News and Publications

Greenwashing - a hinderance to sustainable finance

Posted: 21/09/2022


The UK Government has pledged to cut emissions by at least 68% by 2030 (based on 1990 levels) and aims to reach net zero by 2050.

Importantly for financial institutions and related businesses, it was also announced that the UK would be the world's first net-zero aligned financial centre. To meet this target there has been a significant growth in ESG and ‘green’ investments across the sector with a corresponding greater focus by both regulators and activists as to whether the green claims made by those operating in the sector are misleading. Not surprisingly, the use of the term ‘greenwashing’ now frequently appears in the media.

What is greenwashing?

Companies are accused of greenwashing if they promote financial products in such a way as to appear more climate-friendly and/or environmentally sustainable than they really are. Greenwashing is a complex and multifaceted issue that can occur at any stage of the financial chain and even occur where a company or a financial institution makes false or unsubstantiated sustainability claims abouts its products, activities or policies. It not only affects practices, investors and consumers but also financial market participants.

What is the impact of greenwashing and what are the regulators doing?

While the environmental reporting requirements for the financial services sector are still somewhat immature, it is evident that there is a stronger focus on clearer plans and policies to eliminate green washing. See our previous article that underlines some of the incoming regulation to watch out for [link to article].

Although further clarity and more regulations are expected towards the end of 2022, all financial institutions should now be considering the FCA principles of ESG and sustainable investments. As a reminder, these include but are not limited to the avoidance of misleading the description and promotion of ESG attributes; ensuring the ESG aims and purposes are achievable; and providing consumers with clear and accessible information about ESG funds.

Greenwashing can also create reputational issues which undermine the overall trust in sustainable finance and its effectiveness in the battle against climate change at a time when there is more pressure than ever on financial institutions and all other businesses to implement sustainable, environmental and social changes in their various business interactions.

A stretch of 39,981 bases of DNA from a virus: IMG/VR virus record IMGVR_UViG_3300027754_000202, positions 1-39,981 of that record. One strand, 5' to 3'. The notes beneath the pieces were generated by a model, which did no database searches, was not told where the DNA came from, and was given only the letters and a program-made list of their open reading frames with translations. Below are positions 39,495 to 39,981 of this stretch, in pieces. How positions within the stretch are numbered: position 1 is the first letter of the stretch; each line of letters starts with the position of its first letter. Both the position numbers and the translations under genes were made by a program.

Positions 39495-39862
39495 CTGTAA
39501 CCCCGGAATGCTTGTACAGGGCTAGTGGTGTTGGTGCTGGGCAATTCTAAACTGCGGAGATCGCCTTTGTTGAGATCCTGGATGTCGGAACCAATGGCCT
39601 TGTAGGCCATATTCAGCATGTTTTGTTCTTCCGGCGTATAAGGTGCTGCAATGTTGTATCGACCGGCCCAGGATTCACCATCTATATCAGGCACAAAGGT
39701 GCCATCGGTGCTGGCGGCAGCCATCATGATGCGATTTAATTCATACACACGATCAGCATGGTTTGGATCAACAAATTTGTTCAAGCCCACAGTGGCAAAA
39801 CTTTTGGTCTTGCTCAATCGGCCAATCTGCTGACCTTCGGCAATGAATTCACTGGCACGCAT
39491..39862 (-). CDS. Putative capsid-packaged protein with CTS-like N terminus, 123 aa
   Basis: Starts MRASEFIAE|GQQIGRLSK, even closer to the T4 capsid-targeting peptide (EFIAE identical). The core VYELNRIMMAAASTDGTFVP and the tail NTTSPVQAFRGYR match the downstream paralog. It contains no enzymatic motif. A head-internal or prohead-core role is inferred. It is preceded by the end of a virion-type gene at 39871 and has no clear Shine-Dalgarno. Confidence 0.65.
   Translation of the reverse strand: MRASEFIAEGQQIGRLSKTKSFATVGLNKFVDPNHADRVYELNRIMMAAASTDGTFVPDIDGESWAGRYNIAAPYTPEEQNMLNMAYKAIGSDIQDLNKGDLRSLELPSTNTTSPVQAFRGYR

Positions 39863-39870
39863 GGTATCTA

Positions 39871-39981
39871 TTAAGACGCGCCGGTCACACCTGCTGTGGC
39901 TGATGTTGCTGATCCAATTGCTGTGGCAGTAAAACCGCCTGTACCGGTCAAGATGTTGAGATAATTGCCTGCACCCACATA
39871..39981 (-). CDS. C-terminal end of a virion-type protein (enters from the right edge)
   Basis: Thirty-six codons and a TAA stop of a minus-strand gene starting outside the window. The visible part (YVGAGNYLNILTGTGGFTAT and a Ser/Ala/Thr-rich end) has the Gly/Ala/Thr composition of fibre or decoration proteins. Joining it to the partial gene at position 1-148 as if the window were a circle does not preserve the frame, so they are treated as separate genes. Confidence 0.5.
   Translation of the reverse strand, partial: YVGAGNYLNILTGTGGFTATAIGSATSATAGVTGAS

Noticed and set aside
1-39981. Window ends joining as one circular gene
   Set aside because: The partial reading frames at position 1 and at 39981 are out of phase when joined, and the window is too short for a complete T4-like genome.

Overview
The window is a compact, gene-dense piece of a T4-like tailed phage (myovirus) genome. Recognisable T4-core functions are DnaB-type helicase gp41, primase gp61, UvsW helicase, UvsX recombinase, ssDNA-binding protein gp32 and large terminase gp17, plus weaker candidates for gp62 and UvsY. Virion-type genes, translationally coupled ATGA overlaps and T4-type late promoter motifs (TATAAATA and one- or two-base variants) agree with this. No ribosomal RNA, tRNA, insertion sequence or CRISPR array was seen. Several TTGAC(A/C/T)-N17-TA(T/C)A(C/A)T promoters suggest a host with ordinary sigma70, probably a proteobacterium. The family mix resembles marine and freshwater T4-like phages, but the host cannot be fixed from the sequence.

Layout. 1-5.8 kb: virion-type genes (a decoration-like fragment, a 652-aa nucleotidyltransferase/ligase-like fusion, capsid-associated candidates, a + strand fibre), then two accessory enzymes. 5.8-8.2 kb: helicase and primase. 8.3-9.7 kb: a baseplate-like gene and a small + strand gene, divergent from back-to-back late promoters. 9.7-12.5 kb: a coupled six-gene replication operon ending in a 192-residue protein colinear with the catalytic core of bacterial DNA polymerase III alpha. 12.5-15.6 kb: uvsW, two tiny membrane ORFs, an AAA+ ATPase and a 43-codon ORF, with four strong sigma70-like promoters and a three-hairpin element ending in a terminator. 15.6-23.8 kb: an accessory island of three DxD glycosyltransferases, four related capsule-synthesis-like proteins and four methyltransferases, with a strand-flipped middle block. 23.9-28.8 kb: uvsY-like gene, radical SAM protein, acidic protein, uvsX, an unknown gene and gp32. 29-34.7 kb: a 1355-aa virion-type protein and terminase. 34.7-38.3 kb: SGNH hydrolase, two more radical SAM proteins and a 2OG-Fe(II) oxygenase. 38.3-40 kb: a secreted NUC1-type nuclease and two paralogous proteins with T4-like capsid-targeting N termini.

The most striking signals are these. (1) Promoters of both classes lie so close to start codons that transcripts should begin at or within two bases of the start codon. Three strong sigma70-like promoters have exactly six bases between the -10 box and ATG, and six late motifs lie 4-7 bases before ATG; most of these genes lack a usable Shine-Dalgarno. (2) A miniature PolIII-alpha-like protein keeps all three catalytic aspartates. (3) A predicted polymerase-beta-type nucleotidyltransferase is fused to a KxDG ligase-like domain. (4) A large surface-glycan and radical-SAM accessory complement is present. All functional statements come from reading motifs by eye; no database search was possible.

The European Commission has called for the European Security Authority’s input on greenwashing monitoring and supervision. The European Banking Authority, European Insurance and Occupational Pensions Authority, and European Securities and Markets Authority have also been asked to provide individual reports, in a co-ordinated manner, on several aspects of greenwashing and its related risks, as well as the implementation, supervision and enforcement of sustainable finance policies intended to prevent greenwashing.

The European Commission is currently adopting the steps outlined in the Strategy on Financing the Transition to a Sustainable Economy to monitor greenwashing risks. While key sustainable finance policies have already been implemented to address greenwashing in the financial market, the European Commission recognises that the monitoring of how greenwashing is being addressed is crucial and needs more attention.

How can you ensure that your business is not accidentally guilty of greenwashing?

As a key consideration in the day-to-day activities of all businesses or financial institutions is the implementation of green and sustainable polices, you should consider the following advice to help ensure that you cannot be considered to be greenwashing:

  • avoid the use of “fluffy” language when describing the products and/ or services
  • ensure that any ‘green claim’ can be substantiated
  • only label products as ‘sustainable’ if a third party or public authority has certified the product
  • when required, provide clear and accurate reports
  • do not hide or omit important information when making ‘green claims’
  • ensure that your business provides the whole picture
  • the product and/ or service descriptions should be clear and unambiguous
  • work with reputable companies to assess your business's green strategy in order to obtain credible green credentials.

Penningtons Manches Cooper continues to monitor the UK Government and European Commission’s approach to greenwashing. The introduction of clearer polices to combat these issues would be welcomed as, with clearer guidelines, the goalposts will be more measurable for businesses. We envisage that COP27 is likely to provide further clarity.

We have also developed an ESG checklist to help organisations identify which factors are most important to them and to assist them in identifying changes that can be made from a legal perspective. Please get in touch if you would like to receive a copy of the ESG checklist.

 

This article has been co-written with Hannah Kernoghan, an associate in our employment team, and Geraldine Sigauke, a paralegal in our corporate team.


Return to news headlines

Penningtons Manches Cooper LLP

Penningtons Manches Cooper LLP is a limited liability partnership registered in England and Wales with registered number OC311575 and is authorised and regulated by the Solicitors Regulation Authority.

Penningtons Manches Cooper LLP